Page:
Is Anything Truly ‘Good’ or ‘Bad’?

As a Buddhist practitioner I reckon I need to be very clear on what is ‘good’ or ‘bad’.   In this post I explain how Buddhist morality is more to do with the effects of one’s own wilful actions (kamma) upon one’s own state of mind and less about the consequences for others. Nothing in this world is inherently good or inherently bad, but the Buddha’s doctrine of anicca, dukkha, anatta should not be understood as some kind of nihilism where ‘anything goes’…

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The Buddha taught us that the world is impermanent (anicca), unsatisfactory (dukkha), voidness (anatta) and nothing whatsoever is worth clinging to, but obviously this should not be understood as some kind of nihilism where ‘anything goes’ because the Buddha also taught us that intentions have consequences and we are all heir to our kamma.

Adam & Eve

Hans Baldung Grien, ‘Adam & Eve’, 1511 chiaroscuro woodcut sheet

So, from my viewpoint, morality is more about the effects of my own wilful actions upon my own state of mind and less about the consequences for others. Accordingly, ‘good’ is whatever leads me to nibbana and ‘bad’ is whatever keeps me bound in samsara.  Notice that I’m not talking here about intrinsic God-given qualities with inherent external existence but attitudes and behaviours that bear psychological fruits for the ‘doer’ and are thus recognisable as either skilful and wholesome (‘good’) or unskilled and unwholesome (‘bad’) in a given context. This is something that I realise for myself, having developed clearer seeing by practicing the Four Noble Truths and Four Foundations of Mindfulness, for example.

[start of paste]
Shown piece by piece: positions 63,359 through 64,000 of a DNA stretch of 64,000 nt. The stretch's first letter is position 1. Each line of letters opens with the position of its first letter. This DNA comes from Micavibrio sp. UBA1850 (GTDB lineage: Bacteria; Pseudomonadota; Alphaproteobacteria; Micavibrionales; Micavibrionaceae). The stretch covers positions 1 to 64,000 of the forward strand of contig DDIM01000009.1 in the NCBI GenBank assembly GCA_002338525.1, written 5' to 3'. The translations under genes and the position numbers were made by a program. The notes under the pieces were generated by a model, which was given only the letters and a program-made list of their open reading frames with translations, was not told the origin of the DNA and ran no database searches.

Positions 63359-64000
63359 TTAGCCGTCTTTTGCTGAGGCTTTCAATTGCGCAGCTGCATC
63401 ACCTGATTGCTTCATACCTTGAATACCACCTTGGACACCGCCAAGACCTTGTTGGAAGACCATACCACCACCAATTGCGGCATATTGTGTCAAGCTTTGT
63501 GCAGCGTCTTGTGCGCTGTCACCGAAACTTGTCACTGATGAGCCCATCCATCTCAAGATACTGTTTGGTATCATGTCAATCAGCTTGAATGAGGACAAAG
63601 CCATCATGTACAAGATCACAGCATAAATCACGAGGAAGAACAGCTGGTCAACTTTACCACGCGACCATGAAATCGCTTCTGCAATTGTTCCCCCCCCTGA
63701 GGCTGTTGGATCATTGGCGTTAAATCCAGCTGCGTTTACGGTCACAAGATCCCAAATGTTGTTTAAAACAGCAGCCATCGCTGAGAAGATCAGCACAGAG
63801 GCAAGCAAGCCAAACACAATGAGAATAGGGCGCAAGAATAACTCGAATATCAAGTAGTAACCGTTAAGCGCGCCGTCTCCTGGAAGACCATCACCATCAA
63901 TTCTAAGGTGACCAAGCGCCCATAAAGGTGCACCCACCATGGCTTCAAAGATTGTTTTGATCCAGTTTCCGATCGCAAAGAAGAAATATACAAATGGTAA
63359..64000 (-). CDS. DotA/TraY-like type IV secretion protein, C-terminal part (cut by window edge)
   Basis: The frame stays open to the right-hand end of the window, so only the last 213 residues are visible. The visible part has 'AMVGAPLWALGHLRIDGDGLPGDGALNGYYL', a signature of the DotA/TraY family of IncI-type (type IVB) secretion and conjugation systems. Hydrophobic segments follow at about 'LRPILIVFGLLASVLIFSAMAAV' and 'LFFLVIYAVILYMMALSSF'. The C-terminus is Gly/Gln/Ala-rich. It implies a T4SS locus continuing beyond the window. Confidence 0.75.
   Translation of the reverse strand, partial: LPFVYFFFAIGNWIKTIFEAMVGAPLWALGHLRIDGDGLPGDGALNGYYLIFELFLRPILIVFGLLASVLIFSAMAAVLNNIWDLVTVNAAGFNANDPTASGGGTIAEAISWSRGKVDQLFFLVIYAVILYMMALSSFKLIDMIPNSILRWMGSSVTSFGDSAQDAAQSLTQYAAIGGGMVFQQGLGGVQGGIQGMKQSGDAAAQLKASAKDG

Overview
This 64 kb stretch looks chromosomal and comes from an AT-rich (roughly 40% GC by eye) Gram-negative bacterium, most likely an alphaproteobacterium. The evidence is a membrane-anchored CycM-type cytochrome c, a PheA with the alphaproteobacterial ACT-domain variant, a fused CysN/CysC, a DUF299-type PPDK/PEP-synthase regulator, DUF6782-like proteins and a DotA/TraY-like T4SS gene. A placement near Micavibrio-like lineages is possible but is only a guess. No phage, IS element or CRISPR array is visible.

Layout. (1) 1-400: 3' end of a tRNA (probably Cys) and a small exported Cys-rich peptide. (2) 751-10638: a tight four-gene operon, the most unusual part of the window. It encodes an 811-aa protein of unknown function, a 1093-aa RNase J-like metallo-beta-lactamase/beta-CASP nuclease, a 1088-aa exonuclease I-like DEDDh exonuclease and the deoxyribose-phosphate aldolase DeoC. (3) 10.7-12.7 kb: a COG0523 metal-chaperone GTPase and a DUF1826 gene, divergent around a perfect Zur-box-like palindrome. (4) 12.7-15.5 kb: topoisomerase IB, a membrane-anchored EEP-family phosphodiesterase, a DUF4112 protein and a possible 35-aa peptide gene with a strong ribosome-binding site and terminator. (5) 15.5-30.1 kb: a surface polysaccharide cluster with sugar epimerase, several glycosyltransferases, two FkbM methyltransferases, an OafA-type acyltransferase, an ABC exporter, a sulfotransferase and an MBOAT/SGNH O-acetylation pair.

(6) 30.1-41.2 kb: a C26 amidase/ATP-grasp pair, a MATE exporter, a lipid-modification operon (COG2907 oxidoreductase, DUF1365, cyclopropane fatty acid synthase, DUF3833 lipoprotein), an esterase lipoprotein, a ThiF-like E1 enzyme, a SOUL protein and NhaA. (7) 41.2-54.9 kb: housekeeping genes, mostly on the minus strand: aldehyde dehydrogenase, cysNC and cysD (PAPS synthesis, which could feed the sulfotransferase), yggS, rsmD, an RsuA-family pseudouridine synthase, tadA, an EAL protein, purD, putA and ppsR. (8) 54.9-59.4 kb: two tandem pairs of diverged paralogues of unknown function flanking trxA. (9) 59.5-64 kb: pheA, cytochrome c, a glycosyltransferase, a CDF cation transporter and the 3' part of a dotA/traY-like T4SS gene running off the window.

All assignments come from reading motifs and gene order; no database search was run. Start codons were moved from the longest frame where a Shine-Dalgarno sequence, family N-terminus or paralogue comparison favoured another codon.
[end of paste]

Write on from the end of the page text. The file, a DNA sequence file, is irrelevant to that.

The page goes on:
In my opinion, the ability to judge my own (and other’s) ‘good’ or ‘bad’ actions based on insight, not dogma or delusion, is an essential life skill.  The ‘rules’ of Buddhism [1] are for guidance and training purposes; they are based on the Buddha’s own experience, and best regarded as his personal advice to us for ending our own suffering rather than a set of commandments to be obeyed without discernment and questioning. And upholding the Buddha’s minimum standard for good living or ethical conduct (i.e. the Five Precepts) is what separates the humanitarian from the sociopath or despot or anyone else who might be tempted to use the ‘good intentions’ argument to justify anti-social behaviour.

Btw, here’s a link to the first of four short YouTube videos on Buddhist morality by Ven. Yuttadhammo Bhikkhu which may be of interest to readers <Buddhism 101: Morality I>

 

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[1] “Practicing Buddhists voluntarily undertake a particular set of training rules appropriate to their life-situation:

Source of quote: ‘Virtue: sila‘, edited by Access to Insight, 12 February 2012.



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